May 2006
Volume 47, Issue 13
ARVO Annual Meeting Abstract  |   May 2006
Vitamin C Increases Light–Induced Toxicity of All–Trans–Retinal to Retinal Pigment Epithelial Cells in vitro
Author Affiliations & Notes
  • B. Rozanowski
    Department of Cell Biology and Genetics, Institute of Biology, Krakow, Poland
  • M.E. Boulton
    School of Optometry and Vision Sciences, Cardiff University, Cardiff, United Kingdom
  • A. Pawlak
    Department of Biophysics, Jagiellonian University, Krakow, Poland
  • M. Rozanowska
    School of Optometry and Vision Sciences, Cardiff University, Krakow, Poland
  • Footnotes
    Commercial Relationships  B. Rozanowski, None; M.E. Boulton, None; A. Pawlak, None; M. Rozanowska, None.
  • Footnotes
    Support  State Committee for Scientific Research PB3PO4A 04423
Investigative Ophthalmology & Visual Science May 2006, Vol.47, 2890. doi:
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      B. Rozanowski, M.E. Boulton, A. Pawlak, M. Rozanowska; Vitamin C Increases Light–Induced Toxicity of All–Trans–Retinal to Retinal Pigment Epithelial Cells in vitro . Invest. Ophthalmol. Vis. Sci. 2006;47(13):2890.

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      © ARVO (1962-2015); The Authors (2016-present)

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Purpose: : To determine whether ascorbate (vitamin C, AscH) can affect the susceptibility of retinal pigment epithelial cells in culture to light–induced toxicity mediated by all–trans–retinal (RAL) and, if so, to elucidate the mechanism responsible.

Methods: : Photooxidative damage to ARPE–19 cells in culture was induced by irradiation with visible light in the presence of liposomes containing RAL and the addition of increasing concentrations of AscH (0–2 mM). To investigate effects of singlet oxygen quenchers and free radical scavengers, zeaxanthin (ZEA) and/or vitamin E (TOH) were added to liposomes. Cell viability was determined by assays of plasma membrane impermeability to propidium iodite and mitochondrial activity. Direct electron spin resonance spectroscopy was used to monitor light–induced kinetics of ascorbyl radical accumulation during irradiation of liposomal suspension in the presence of AscH. Loss of unsaturated lipids and iodometric assay of lipid hydroperoxides were used to monitor lipid peroxidation. Laser flash photolysis combined with transient absorption detection were used to investigate interactions of AscH with photoexcited RAL. Time resolved detection of singlet oxygen phosphorescence was used to determine the effect of ascorbate on quantum yields of singlet oxygen generation by photoexcited RAL.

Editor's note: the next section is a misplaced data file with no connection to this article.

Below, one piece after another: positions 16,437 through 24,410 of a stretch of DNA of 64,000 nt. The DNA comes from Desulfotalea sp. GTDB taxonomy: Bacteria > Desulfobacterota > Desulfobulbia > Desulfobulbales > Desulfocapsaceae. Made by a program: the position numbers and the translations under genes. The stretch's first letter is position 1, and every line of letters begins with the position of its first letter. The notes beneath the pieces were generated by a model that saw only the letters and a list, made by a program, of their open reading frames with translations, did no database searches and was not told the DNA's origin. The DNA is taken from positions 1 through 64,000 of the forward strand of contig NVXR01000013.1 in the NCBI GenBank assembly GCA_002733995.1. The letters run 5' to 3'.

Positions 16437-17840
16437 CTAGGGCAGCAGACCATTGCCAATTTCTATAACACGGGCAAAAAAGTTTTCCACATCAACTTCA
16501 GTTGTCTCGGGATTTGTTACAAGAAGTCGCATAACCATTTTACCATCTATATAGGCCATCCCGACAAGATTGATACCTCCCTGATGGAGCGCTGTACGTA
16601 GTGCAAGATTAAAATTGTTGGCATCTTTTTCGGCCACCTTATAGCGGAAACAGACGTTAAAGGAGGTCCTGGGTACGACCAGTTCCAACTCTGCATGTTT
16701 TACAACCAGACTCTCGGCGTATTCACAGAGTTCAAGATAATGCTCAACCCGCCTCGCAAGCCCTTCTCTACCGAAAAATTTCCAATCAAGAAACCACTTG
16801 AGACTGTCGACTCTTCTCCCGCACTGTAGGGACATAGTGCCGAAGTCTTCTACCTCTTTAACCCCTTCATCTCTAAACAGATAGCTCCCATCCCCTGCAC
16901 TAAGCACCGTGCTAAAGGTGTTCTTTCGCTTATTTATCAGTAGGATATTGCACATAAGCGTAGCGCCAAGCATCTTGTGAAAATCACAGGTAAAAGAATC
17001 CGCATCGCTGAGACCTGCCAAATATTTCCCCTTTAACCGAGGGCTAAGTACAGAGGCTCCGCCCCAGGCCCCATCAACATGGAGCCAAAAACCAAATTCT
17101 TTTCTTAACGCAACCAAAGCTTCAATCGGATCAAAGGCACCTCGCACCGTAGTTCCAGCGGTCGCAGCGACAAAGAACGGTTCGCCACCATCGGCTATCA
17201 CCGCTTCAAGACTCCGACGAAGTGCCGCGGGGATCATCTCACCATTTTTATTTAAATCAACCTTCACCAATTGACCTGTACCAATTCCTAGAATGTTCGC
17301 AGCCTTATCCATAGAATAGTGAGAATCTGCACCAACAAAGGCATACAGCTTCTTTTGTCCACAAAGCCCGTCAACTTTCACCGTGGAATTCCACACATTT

Results: : AscH at concentrations below 0.5 mM proved protective against RAL–mediated phototoxicity. Irradiation of cells in the presence of RAL and AscH at concentrations above 0.5 mM led to greater toxicity than in the absence of AscH. ZEA and TOH partly counteracted the toxic effects of ascorbate and led to inhibition of lipid peroxidation. Photoexcitation of RAL in the presence of AscH resulted in a shortening of excited RAL triplet state lifetime, decreased quantum yields of singlet oxygen generation and a formation of RAL anion radical and ascorbyl radical.

Conclusions: : AscH can lead to an increase of phototoxic effects of RAL via shifting the mechanism of photooxidative damage from singlet oxygen–mediated to free radical–mediated. It can be speculated that there is a risk that high concentration of AscH in photoreceptor layer of the retina can exacerbate phototoxicity of RAL accumulated in photoreceptor outer segments after photobleaching of the visual pigment.

Keywords: oxidation/oxidative or free radical damage • radiation damage: light/UV • retinal pigment epithelium 

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